It rained on us again in the afternoon, just slightly short of Tábara. The municipal albergue was on the far far side of town, ouch, step, ouch, step, ouch. Drip splosh ouch. Then the bugger is locked with no sign on the door with a number to call or the name of the bar where we need to pick up the key. Grrr! So it´s back to the Plaza Mayor and into a small hotel, which turns out to be the best move. L and I get a double room con baño for only 15 euro each. I have a towel to use after my shower. A towel! You don´t understand. I´ve been using a microfibre facewasher as a towel for three and a half weeks. We lie on our clean beds and laugh out loud and turn the heat up. Then wash our socks and clothes and drape them around the room. Then I put ice on my shin and don´t move from the bar for a few hours.

Yaha! Oh tra-la-la lino, come walk the Camino!

Love, and a chamomile tea with anis,

Wildgoose

Day 24: Zamora to Riego del Camino.

October 23, 36km

My shin is sore today and not improving. I’m on a low dose of Ibuprofin and don’t know if it’s muscular or tendon. Left shin, outer side, low down. Slightly but not much swollen, sore to touch and sore on the inside. Sidonia saw me taking a pill this morning and warned me against the danger of pain relief when it means ignoring a signal of the body and keeping on doing the thing that is hurting. Yep, I got it. So today I am going despacio (slowly). I have a saying for me, a refrain for the day: Andando despacio, tienes más espacio. Walking slowly, you have more space.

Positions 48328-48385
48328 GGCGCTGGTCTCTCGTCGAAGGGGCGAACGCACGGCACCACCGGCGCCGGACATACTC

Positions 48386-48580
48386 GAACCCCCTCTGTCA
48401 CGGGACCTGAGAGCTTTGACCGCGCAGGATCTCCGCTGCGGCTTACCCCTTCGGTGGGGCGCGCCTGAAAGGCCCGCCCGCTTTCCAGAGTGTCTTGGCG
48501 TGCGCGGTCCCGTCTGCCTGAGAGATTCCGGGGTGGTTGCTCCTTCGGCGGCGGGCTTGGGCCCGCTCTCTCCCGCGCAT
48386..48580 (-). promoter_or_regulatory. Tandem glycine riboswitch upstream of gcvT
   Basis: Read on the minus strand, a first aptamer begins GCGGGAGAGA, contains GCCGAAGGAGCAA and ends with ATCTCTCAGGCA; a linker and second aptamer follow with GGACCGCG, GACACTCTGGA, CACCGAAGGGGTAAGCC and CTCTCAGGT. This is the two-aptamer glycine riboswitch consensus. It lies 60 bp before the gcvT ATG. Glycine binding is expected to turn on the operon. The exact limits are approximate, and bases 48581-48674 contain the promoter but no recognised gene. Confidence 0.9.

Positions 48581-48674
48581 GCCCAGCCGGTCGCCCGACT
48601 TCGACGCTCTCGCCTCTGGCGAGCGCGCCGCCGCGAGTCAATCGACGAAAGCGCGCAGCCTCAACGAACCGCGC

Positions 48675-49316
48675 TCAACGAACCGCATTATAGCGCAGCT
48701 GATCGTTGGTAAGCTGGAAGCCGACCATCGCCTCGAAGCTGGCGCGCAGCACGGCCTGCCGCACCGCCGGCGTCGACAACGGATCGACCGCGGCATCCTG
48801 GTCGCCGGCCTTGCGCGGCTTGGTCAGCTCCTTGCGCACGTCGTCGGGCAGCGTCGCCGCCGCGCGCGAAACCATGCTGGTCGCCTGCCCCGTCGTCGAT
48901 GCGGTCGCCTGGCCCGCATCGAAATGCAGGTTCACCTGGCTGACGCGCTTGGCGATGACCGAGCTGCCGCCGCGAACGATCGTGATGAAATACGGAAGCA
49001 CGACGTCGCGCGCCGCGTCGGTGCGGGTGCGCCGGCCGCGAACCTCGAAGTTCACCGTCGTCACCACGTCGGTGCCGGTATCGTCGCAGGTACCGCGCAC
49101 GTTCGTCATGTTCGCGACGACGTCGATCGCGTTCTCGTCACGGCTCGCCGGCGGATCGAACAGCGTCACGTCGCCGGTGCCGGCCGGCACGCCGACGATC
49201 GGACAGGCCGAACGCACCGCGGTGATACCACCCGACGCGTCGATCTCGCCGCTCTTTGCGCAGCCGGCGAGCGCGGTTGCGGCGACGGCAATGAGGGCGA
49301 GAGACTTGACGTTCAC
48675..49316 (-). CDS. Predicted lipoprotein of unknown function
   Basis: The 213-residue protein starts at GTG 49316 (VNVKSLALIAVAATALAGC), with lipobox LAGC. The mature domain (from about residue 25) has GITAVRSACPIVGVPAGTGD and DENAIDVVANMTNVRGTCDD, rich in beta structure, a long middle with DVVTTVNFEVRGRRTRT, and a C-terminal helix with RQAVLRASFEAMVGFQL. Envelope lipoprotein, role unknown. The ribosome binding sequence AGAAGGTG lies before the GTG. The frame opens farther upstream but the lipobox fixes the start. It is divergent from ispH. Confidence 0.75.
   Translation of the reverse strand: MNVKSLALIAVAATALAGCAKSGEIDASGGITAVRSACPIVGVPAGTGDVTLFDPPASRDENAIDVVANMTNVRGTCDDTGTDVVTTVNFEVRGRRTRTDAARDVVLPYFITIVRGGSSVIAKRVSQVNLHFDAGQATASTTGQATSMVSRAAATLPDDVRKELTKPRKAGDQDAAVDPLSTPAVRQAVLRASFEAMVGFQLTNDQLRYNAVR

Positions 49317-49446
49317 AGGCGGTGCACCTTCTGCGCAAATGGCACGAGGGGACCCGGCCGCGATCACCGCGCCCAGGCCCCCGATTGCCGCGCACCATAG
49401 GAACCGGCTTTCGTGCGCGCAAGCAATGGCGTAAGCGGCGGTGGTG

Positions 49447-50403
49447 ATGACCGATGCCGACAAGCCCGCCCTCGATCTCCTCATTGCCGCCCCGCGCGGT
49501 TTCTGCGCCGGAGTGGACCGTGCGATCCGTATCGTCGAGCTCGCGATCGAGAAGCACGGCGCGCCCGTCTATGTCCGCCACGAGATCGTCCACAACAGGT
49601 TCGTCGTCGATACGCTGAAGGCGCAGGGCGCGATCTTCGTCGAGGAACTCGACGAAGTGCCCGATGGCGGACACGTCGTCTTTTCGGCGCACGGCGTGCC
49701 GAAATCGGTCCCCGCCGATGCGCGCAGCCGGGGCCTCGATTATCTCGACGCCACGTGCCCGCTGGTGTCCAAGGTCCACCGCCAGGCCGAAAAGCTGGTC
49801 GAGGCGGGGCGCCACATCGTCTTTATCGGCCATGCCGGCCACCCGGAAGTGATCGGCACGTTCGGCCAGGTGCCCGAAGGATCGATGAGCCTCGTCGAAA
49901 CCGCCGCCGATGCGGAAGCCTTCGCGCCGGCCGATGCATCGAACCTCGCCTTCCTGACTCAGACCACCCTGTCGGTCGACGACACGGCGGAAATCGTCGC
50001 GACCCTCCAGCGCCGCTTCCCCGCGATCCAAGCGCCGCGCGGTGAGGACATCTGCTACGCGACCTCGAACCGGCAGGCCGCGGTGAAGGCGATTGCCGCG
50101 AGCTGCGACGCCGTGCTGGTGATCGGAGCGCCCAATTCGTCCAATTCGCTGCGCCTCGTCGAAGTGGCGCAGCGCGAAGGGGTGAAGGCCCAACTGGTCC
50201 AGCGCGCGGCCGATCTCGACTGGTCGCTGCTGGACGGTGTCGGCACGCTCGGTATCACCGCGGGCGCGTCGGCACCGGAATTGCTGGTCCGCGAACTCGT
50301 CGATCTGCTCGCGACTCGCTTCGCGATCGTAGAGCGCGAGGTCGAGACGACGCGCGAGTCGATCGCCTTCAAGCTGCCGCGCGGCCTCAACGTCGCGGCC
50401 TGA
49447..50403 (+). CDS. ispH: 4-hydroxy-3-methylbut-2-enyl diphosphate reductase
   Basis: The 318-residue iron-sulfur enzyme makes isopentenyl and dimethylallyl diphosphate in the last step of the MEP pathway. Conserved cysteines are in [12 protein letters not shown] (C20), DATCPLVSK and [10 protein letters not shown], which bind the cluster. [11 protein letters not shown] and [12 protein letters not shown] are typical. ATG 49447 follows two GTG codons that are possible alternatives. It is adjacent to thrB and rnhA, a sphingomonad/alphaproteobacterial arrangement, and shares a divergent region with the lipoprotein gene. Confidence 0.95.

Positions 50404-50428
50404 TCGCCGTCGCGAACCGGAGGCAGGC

There are big fields, a big sky. I’m a bit flat, but happy to be tottling along behind my friends. I’ve been wanting some more solitude and thought would come from me flying ahead. Actually it is coming from me bringing up the rear. I like this. It’s nice to be at the back! And I’m being looked after by my friends in a lovely way. Now L and I are walking with Sidonia from Austria, Michael the red pheasant from Dublin, Renato again from Italy and Nicole will join us in the albergue. Good motley crew.

Today was long. L and I arrived at about 4:30 after thinking we were at the pueblo, but really it was still three km away. At this stage I was …well, limping. The thought of a good half an hour, forty minutes still to go was not inspiring, but there it was. It’s not like waiting for a bus. It won’t come just by waiting. You have to bloody walk it. So I sang the whole way and it turned out to be excellent medicine. My leg actually felt better and the time passed unnoticeably! Philippe would be happy for us.

Here in Riego is a nice albergue because Dorita the hospitalera up the road is a sweetie who kissed us and said, ah, the miracle of youth. And it is in an old house with beautiful tiled floors. My shower at the end of the queue was tepid, but it didn’t matter. Renato has now put me on Voltarin tablets and cream. He is qualified because he is a pilgrim and it helped his sore ankle. I am going with what I can get.

In the bar for dinner, Mrs hair curlers behind the counter though she recognised me and kissed me like a long-lost niece. I said I hadn’t been here before. Then she became short with us though I was still expecting the warm welcome. It was very funny. In the dining room was the harvest of red peppers on a side table and we got apples from her tree for dessert and extras for tomorrow. The bar is wonderful pilgrim kitsch with bits and bobs collected over many years. Indeed hair curlers told me she’d taken over her grandparents business which was started in 1953. Others pooh-poohed it a bit but I liked the vibe.